Since the summer of 2020, there has been renewed interest in helping Black-owned businesses. And while a lot of attention has been given to ensuring that they have access to the needed capital to start and grow businesses, my experience shows that just as much attention should be given to building communities to support and sustain them.

Helping Black-owned businesses, in addition to small businesses in general, has become a calling I didn’t see coming. I was a biology and psychology double major in college, with hopes of becoming an animal research scientist. However, a love for business, especially entrepreneurship, took me in a different direction, and I’ve been able to create a great career for myself as a brand and content strategy consultant, speaker, and writer. As a first-generation educated Black male from southern Mississippi, I know very well the challenges faced by minorities in business. 

But for all of the obstacles (e.g., fewer funding opportunities, tougher to attain buy-in from stakeholders, limited mentoring opportunities, etc.), what’s been most disheartening is to see how, in many parts of the U.S., many minorities, especially Blacks, have not created—or, are not a part of—networks helpful for mentoring, information sharing and support.

Be the mentor you wish you had.

The simplest and easiest way to remedy this is to be the change you want to see, which is what I’m doing as part of my company, RS Strategic Solutions. Each week, I devote at least six to hours to meeting with and mentoring young minority entrepreneurs and soon-to-be entrepreneurs. In addition to sharing information on branding and marketing, I also help them create proposals for funding, marketing materials for vendors, and put them in touch with non-competing businesses for partnerships.

Black hands overlapping in an embrace

I take seriously the task of being the mentor I wish I’d had earlier in my career. This effort takes shape in numerous ways, including partnering with agency owners to share review strategies with fledgling business owners; facilitating organizations in creating training courses for struggling businesses; and helping local restaurants form alliances to increase overall traffic to their locations.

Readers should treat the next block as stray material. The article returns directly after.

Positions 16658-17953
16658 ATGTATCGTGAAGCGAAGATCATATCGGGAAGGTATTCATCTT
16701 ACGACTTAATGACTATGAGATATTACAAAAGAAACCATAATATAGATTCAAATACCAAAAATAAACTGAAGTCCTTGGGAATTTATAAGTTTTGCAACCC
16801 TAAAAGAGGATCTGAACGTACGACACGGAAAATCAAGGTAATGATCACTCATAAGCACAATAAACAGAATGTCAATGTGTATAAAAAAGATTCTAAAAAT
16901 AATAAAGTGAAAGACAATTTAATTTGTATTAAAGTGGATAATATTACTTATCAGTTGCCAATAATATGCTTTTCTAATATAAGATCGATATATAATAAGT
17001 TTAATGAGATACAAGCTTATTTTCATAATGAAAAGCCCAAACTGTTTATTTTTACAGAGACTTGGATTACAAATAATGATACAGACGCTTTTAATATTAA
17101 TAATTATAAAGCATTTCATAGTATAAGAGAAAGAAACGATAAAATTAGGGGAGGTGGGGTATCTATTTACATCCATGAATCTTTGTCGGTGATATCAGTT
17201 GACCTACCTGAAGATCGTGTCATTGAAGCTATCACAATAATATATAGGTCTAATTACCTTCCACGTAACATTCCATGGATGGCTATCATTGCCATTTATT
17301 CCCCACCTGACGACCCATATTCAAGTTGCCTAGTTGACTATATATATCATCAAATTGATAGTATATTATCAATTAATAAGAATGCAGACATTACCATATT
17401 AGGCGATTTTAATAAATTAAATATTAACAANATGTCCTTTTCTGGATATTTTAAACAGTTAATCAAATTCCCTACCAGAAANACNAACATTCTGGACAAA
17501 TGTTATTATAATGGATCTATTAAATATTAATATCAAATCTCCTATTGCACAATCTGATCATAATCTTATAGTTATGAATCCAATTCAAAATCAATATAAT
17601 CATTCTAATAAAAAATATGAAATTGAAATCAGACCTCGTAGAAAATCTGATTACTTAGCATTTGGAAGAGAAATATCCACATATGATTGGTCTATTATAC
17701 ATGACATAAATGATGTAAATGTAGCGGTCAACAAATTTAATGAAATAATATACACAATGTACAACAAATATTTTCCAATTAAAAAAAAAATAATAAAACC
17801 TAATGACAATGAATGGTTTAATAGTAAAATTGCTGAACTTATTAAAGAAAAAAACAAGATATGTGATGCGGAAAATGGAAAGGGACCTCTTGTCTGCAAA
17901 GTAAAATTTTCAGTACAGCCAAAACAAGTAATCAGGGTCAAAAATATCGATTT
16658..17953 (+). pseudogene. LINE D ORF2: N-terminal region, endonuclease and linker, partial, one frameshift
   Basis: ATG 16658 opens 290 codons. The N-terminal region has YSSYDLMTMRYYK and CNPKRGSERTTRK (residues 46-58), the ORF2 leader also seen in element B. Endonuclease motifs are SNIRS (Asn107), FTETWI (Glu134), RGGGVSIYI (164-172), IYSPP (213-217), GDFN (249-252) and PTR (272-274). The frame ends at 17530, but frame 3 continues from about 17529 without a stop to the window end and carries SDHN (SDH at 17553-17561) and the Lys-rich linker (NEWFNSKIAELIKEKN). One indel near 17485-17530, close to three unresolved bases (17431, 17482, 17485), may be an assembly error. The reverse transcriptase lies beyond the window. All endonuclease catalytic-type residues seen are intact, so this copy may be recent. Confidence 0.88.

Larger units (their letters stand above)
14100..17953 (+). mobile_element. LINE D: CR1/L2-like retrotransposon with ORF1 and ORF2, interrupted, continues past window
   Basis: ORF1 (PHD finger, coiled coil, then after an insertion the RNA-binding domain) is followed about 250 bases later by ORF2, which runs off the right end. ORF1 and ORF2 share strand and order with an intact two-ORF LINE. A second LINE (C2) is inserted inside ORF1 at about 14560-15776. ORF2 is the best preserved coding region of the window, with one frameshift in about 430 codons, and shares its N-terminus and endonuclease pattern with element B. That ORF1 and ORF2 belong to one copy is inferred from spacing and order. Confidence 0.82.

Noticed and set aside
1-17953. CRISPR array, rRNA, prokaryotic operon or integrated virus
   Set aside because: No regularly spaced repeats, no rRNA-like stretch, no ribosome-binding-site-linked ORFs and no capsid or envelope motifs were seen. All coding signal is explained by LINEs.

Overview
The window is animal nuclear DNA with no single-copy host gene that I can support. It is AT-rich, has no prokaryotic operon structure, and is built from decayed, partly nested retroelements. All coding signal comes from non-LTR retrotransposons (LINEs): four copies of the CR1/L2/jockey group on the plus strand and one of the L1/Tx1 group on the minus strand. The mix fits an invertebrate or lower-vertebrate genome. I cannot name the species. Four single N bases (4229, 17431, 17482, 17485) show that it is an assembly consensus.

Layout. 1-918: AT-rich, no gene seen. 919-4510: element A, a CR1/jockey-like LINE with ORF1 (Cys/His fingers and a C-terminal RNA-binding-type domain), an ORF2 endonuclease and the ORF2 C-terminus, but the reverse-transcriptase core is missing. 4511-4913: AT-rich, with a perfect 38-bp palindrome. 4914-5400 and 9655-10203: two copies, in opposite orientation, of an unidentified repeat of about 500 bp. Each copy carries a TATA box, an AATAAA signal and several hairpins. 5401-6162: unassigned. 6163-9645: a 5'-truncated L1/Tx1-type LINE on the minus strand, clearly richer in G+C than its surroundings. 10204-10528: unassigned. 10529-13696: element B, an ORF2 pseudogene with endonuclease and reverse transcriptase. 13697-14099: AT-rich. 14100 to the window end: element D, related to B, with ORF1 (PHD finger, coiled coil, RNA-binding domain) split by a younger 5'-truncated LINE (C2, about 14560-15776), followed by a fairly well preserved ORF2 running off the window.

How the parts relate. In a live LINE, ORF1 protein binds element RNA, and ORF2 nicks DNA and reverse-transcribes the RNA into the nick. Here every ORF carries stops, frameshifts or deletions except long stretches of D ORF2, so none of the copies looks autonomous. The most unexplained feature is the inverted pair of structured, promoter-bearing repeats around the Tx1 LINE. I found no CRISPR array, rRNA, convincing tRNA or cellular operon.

My most rewarding endeavor, however, is being a coach for small businesses and individuals looking to form or grow small businesses. Often these individuals come from working class backgrounds and thus lack the relationships and the access to capital needed to put them on solid footing. Facilitating their access to both yields major dividends, to me and them. I get to help fledgling entrepreneurs who then have the opportunity to build the life they’ve imagined for their families.

These interactions have helped to uncover a calling that, until recently, I wasn’t aware of. I’m hopeful that more Black entrepreneurs work to join or form networking groups that can provide the assistance needed to grow and sustain Black-owned businesses.

A key point, however, and one that former Secretary of State Condoleeza Rice makes in the short video below, is that mentors need to look like you.

Obstacles need not be permanent.

Yes, the challenges for minority entrepreneurs are real, but by being open to seek new, untapped opportunities while creating vast networks of support, we can dramatically increase the number of thriving minority businesses.

I shared similar comments in a Hubspot post entitled Leadership Advice from 8 Black-Owned Business Leaders.